someone you trust.
17. WASH YOUR HANDS!
Your mother was right. Studies have shown it's the single best
way to avoid getting whatever bug is going around on campus.
18. LEARN HOW TO BE A COLLEGE
Organizing your time and using it effectively, utilizing study
groups, the library and all the different learning centers and
resources available on campus, and learning to advocate for yourself
is a whole new skill set for most people. Give yourself some
time to get used to this new learning environment and don't expect
that you should be able to figure it all out yourself. Seek out
other students who are good at these skills and imitate them.
Ask upperclassmen, especially those in your major, what they
did freshman year to keep up with class material, study for tests
and relate to professors.
19. REMEMBER THE HALT METHOD
OF KEEPING YOUR ACT TOGETHER.
Don't let yourself get too Hungry, too Angry, too Lonely, too
Too Hungry: Your mom's not here to remind you to eat, get to
the dining hall and take care of yourself. Skipping meals messes
with your mood and your appetite.
Too Angry: Manage your emotions,
take a walk, work out, talk to a friend and especially don't
drink when you're angry! Angry + drunk = stupid behavior, sometimes
involving campus security.
Too Lonely: Stay connected to your support network. Call your
mother! IM (instant message) your old friends, e-mail your youth
Too Tired: If you find yourself weepy all the time, impose a
strict bedtime on yourself and see if that doesn't improve your
mood. All-nighters are a bad idea. Nobody does their best work
under pressure that's just something we procrastinators tell
ourselves to rationalize our bad behavior.
Whether you're an experienced or novice pray-er, now's a great
time to do it. Your understanding of who God is and how God works
will most likely change a lot over the next few years.
When you have a decision to make Father Charlie Donahue suggests
prayer. "Spend some time in your own head and heart mulling
over what you really want to do and what would be healthy."
Prayer can keep you open to new directions and insights. It can
also simply be a reminder of God's love and care for you. And
most importantly it can keep you centered, calm and ready to
deal with everything life is throwing at you right now.
21. FOOD - FINDING THE BALANCE.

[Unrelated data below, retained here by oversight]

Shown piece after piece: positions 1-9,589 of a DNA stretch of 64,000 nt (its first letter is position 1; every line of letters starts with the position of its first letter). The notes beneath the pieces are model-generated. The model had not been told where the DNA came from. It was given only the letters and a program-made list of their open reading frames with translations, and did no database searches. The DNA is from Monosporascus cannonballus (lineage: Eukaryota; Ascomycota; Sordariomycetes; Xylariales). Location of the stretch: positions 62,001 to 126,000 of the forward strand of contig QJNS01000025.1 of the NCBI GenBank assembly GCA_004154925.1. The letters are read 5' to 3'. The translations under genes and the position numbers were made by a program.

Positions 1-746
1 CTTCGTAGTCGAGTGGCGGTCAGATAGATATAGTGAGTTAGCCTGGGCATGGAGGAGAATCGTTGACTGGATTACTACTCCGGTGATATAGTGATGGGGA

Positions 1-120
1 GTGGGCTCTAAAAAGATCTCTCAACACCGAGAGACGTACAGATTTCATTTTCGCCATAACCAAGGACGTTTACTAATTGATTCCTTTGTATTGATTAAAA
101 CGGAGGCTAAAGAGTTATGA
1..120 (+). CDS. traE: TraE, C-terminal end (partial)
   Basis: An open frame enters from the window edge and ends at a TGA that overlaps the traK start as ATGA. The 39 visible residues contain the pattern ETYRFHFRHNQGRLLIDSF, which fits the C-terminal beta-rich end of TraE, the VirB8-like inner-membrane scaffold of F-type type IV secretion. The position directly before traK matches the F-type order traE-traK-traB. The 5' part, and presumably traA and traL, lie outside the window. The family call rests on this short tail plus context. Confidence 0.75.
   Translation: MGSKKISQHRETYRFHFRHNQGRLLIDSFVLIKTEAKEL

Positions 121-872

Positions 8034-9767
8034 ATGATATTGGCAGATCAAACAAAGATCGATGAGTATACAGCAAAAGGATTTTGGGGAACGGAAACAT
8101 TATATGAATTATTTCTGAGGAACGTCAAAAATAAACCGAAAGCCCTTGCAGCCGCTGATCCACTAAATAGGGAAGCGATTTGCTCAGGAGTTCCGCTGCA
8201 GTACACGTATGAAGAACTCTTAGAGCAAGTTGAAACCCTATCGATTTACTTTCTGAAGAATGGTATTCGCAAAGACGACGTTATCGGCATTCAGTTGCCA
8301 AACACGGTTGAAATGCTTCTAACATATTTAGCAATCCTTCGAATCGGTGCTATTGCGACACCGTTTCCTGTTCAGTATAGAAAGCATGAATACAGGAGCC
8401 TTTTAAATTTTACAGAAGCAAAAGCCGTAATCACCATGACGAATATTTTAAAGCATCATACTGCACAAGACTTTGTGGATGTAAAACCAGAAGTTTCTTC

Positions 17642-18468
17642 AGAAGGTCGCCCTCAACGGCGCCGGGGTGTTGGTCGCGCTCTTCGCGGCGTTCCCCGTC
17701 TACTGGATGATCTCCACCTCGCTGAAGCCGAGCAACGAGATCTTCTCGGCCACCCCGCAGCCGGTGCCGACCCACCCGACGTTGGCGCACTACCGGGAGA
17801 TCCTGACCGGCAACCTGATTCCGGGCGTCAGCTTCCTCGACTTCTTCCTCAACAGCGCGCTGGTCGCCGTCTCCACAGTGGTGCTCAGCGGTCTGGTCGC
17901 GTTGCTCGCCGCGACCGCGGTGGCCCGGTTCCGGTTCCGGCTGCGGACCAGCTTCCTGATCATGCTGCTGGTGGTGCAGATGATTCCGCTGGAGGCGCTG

Doritos is not a food group. Everyone's afraid of the "Freshman
15," that infamous fattening up that happens to so many
new college students, but many people have trouble avoiding it.
Most of us are used to having our mom set a plate in front of
us with a pretty balanced meal - something meaty, something green,
something starchy. When you head into the dining hall the first
time you may be dazzled by the array of choices but make sure
that what ends up on your plate has some balance to it. And just
because you can have ice cream with every meal doesn't mean you
should. Try not to skip meals; you can end up overeating at the
next meal or just wolfing down a bag of chips (or three) back
in the dorm because you've gotten so hungry. Drink water not
soda. You can easily pack on a few pounds in your first semester
by adding two or three cans of soda to your daily food intake.
This also applies to other canned beverages. They don't call
it a beer gut for nothing.
The other extreme: Eating disorders. In this new high-pressure
environment some people respond by controlling the one thing
they feel they can, what they eat. You probably already know
if this is a danger for you.
The people who would normally help you keep an eye on your eating
problems are also the people who would help you deal with the
stress that causes them and they're not here! Ahhhh! But fear
not! You can hook up with some help at the counseling center,
find yourself a supportive friend or two that you feel you can
share your struggles with and stay accountable online to friends